Here we are again. I’m sure you won’t be surprised.

On a beautiful sunny day in early February, I went hiking with my family and ended up fracturing my ankle. I spent seven weeks in one of those clunky medical boots, except mine was marginally cooler because it pumped up like Air Jordans. It was annoying, but at least it was successful. My second X-ray showed that the fractures had healed. Unfortunately, I’m still experiencing so much pain and swelling that my doctor is sending me to see an orthopedic surgeon.

As you would imagine, this has significantly impacted my photography. I haven’t been nearly as mobile as I was before the injury. My photo walks are a thing of the past. I’ve been photographing my home more and more, which I actually love, but I have no idea when I’ll be able to do more than that.

I’m not going to lie. I’m embarrassed to share this next part after all I’ve posted about gear and the many, many mistakes I’ve made in that regard. But I know I’m not the only one who has struggled in this area so I think it’s important to be honest. Even when it makes me look like an idiot. Maybe especially then.

I have very much regretted not going with my gut last August and buying the Ricoh GR IIIx. I thought it would be the perfect companion to my life. But I talked myself out of it because I didn’t think it would be practical enough or versatile enough, and frankly, because I think it’s too expensive for what it is. What if I decided to get back into professional photography? I have always love the idea of fixed lens cameras while at the same time being terrified to commit to only one focal length. Silly, right? Who knows, maybe I’ll still pick up a Ricoh at some point.

But now here I sit, not really getting much use out of my interchangeable lens gear, mostly because I can’t seem to manage carrying around even that small amount of extra weight. I’m in near constant pain as it is. The tiny little Ricoh would be perfect right about now.

So, why am I telling you all this? Simple. I do it in the hope that you won’t make my mistakes. Stop filling your head with dozens of reviews, including mine. It’s impossible not to be swayed by the opinions of others. When you’re considering a purchase, rent it. Form your own opinions. You have a gut for a reason. Use the photographic tool that makes you the most happy and brings you the most joy, even if it’s the most impractical tool of all. Maybe especially then.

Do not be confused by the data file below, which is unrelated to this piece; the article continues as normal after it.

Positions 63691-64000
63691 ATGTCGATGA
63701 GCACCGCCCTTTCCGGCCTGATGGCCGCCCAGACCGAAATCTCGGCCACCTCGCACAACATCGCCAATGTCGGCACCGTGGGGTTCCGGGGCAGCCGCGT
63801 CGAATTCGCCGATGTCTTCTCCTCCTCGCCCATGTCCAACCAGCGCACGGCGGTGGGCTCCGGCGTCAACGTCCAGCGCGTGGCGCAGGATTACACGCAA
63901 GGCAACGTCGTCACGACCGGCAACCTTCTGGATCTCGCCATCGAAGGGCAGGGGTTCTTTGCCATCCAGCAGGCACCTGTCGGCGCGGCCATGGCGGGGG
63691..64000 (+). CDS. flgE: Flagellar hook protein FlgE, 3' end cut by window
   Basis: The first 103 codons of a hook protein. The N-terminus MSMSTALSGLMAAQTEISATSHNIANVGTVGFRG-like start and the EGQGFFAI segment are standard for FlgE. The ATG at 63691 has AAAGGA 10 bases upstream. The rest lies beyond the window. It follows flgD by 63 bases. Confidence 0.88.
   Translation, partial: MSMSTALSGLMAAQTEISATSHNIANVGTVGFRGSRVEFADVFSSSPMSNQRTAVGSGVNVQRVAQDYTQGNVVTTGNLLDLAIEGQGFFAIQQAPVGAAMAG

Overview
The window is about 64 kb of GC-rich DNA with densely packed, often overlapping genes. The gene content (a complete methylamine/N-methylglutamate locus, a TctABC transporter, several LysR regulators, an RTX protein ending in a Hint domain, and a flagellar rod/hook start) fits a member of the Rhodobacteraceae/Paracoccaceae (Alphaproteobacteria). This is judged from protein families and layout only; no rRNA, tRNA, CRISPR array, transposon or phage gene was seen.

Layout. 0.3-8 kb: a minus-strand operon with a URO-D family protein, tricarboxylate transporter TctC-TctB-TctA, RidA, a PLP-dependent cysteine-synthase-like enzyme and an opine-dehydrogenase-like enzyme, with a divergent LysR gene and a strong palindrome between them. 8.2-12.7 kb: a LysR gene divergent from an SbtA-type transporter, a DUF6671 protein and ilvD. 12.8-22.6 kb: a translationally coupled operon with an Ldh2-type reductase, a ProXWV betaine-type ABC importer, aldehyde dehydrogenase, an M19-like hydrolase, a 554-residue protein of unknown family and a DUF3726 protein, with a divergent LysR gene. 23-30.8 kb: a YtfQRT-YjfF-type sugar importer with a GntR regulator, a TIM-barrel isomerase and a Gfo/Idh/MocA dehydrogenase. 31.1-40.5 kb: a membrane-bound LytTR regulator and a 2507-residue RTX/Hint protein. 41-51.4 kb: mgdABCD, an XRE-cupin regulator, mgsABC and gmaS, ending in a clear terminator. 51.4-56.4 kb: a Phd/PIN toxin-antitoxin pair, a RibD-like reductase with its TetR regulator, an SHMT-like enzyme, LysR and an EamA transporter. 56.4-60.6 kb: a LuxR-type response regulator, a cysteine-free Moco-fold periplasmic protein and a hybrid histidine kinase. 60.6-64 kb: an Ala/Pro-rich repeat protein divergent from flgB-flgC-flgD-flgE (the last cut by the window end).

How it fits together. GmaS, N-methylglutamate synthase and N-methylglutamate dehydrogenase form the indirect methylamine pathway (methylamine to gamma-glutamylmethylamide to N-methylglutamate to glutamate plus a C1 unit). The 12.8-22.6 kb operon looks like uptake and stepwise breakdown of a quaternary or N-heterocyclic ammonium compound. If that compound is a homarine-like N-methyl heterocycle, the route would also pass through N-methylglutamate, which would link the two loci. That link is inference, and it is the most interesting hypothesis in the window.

5 responses to “Here we are again. I’m sure you won’t be surprised.”

  1. Hi Leah,
    We’ve all been there – changing gear.
    And believe me, it’s not making mistakes, it’s just like everything else, learning.

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  2. Thank you, Marc. I appreciate that. 🙂

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  3. Ugh, so sorry to hear about the pain you’re experiencing. I hope the orthopedic surgeon has answers and can help. As far as the camera gear goes, as you know I battle with “G.A.S.” all the time so I can completely relate. Some of the gear I’ve bought and tried has made zero sense, but other times trying it has helped me get the itch out of my system for that specific camera or lens. Sometimes I keep it, other times I sell it. Sometimes I sell it and regret it and buy it again lol. But maybe that desire for the Ricoh is an itch that won’t go away until you try it, whether that’s next week or next year. You make great images with every camera you’ve had from your iPhone to your X-T3, so I have no doubt that will continue no matter the camera. That being said, you might as well love your camera setup. I hope you feel better soon!

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  4. Thanks for that. I think it will be a good while before I’m fully mobile again. I really love your perspective. I tend to think of gear as a tool and not get emotionally attached (except for maybe my first Fuji camera, which my daughter now has because I couldn’t get rid of it) so there can be a high turnover rate. I like what you said about the “itch” as well. That’s exactly it, isn’t it? Until you try it, you don’t really know if you’ll love it or not. Sometimes that itch can be scratched by renting and sometimes, you need more time with gear to determine if it’s really a good fit or not. Kind of like breaking in a new pair of shoes. You might not know until a few months in whether it’s a good fit.

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